Silent Cal Baltimore County: School board's Disney leaves legacy of reform and secrecy.

July 01, 1996

A SCHOOL BOARD is supposed to be close to the people, but it hasn't seemed to work that way in Baltimore County for a good while. Board members have been a furtive bunch, their public meetings often a formality, their decisions on matters of substance hammered out in the comfort of a locked room. If they have had the best interests of children at heart -- which is likely -- the public has not always been aware of it because they have shared so little. They have tended to treat the public as if it either doesn't need or have a right to know what the board is up to.

His assets and contributions notwithstanding, board President Calvin Disney, who announced his resignation recently, endorsed the board's move in that unfortunate direction during the 10 years he has served on it.

He rarely offered an unrehearsed comment. He defended the recent superintendent selection process that kept the public in the dark. He said virtually nothing through the debate about a high-school girl punished for possessing pepper spray and the mismanagement of the school facilities department that has dominated headlines for months. His preferred mode of communication was the prepared statement or, rarely, a letter to the editor.

In many ways, Mr. Disney's departure is regrettable. School boards across the region suffer from a dearth of knowledge about business and finance, both of which Mr. Disney possesses. A vice president at a major contracting company, he brought expertise to construction issues -- a fact that, in the end, made him more culpable for the board's decision to approve the appointment of a principal who knew nothing about construction to head the facilities department. He also championed reforms that led to positive changes, including school-based management and magnet schools.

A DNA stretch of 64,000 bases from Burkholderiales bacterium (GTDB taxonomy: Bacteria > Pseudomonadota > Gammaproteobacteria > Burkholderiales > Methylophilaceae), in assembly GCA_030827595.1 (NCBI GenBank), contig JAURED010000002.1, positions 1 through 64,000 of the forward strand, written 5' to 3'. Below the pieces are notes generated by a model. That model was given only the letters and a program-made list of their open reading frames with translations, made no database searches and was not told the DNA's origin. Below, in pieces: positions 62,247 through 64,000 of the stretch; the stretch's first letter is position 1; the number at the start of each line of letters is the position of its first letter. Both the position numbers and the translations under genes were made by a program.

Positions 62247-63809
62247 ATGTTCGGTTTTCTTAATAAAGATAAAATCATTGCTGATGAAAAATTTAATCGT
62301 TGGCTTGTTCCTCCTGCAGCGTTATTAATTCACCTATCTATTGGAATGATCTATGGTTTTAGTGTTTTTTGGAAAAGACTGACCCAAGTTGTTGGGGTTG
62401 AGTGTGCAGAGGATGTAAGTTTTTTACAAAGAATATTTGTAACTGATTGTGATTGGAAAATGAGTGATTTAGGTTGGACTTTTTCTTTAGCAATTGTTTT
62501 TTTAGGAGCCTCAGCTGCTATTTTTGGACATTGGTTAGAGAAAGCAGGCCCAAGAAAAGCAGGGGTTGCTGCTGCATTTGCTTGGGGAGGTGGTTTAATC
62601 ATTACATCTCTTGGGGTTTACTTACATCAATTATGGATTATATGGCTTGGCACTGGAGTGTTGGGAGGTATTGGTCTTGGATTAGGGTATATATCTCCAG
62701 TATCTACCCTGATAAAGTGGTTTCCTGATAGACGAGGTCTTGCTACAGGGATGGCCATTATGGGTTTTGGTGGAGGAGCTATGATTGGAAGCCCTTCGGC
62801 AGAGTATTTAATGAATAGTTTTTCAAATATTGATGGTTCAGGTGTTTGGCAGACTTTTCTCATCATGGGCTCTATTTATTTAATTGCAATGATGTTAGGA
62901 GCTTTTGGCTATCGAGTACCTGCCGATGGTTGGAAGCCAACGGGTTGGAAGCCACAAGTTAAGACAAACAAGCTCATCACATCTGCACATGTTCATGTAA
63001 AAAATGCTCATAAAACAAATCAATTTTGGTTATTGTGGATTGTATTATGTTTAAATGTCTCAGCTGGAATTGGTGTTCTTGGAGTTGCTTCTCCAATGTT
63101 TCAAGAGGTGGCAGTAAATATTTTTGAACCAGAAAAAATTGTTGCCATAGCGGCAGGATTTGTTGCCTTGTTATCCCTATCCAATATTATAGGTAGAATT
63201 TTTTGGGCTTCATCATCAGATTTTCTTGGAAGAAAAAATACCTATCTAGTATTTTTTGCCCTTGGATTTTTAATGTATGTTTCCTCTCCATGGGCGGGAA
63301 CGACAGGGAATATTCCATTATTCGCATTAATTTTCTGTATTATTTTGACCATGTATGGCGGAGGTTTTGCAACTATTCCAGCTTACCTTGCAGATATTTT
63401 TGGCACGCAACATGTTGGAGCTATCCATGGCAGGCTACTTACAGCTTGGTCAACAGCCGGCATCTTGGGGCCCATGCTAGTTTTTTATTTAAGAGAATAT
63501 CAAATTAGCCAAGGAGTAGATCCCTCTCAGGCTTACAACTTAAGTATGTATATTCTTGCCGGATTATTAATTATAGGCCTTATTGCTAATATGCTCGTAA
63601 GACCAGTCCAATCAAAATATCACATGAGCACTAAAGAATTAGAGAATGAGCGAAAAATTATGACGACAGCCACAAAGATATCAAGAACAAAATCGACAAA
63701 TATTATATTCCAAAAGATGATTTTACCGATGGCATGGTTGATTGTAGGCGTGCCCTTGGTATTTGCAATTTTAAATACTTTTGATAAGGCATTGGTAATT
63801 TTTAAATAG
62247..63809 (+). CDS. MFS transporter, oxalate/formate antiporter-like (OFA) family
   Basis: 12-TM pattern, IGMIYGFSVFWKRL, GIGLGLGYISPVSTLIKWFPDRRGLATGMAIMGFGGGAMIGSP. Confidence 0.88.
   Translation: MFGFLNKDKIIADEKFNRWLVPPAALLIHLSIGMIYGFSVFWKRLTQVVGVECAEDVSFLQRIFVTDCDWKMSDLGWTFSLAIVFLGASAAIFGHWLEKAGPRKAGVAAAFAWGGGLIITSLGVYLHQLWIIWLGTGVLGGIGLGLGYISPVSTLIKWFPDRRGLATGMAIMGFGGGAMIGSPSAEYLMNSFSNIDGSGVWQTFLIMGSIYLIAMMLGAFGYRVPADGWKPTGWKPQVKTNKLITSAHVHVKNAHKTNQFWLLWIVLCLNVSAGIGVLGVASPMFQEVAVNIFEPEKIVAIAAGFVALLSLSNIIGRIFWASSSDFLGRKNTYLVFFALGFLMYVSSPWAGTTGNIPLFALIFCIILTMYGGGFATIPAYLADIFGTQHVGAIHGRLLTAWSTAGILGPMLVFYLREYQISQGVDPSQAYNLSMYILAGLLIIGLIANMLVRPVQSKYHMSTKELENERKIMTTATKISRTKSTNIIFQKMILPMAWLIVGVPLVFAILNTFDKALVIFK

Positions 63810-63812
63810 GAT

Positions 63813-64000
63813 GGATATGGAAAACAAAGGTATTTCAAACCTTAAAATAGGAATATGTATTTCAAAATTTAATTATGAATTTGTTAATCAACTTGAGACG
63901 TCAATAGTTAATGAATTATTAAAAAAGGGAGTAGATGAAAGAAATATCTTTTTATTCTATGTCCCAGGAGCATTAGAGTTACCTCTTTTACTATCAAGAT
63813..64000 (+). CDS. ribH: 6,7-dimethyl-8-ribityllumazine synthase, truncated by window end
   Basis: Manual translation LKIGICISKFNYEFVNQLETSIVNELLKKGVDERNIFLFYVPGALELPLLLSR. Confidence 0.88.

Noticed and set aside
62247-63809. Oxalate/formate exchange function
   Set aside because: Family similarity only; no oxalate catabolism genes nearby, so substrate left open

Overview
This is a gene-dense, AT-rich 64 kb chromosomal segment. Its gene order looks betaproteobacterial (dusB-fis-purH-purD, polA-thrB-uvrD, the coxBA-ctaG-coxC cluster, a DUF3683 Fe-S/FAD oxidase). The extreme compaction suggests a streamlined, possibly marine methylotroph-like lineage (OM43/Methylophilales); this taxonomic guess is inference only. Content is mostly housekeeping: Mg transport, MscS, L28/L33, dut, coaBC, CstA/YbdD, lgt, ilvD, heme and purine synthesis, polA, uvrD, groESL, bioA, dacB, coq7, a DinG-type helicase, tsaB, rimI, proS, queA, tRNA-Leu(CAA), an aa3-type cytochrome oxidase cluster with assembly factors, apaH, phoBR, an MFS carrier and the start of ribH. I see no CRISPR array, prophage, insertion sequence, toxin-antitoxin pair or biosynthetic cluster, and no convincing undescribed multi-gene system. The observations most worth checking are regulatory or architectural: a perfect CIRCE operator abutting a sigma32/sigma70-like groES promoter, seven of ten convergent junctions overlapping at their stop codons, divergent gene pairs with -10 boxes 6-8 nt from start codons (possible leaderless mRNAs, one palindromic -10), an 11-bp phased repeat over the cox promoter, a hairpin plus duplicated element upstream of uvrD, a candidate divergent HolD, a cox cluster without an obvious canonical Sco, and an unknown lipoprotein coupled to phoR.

But the secretive style he favored seems to be growing passe. Recently, the board openly and vigorously debated changes in its discipline policy. Perhaps the old tight-lipped culture is changing as more open board members, notably Robert Dashiell, become more vocal.

Calvin Disney's school boards accomplished good things. But they forgot they owed citizens their ears and voices. Future boards must not make the same mistake.

Pub Date: 7/01/96

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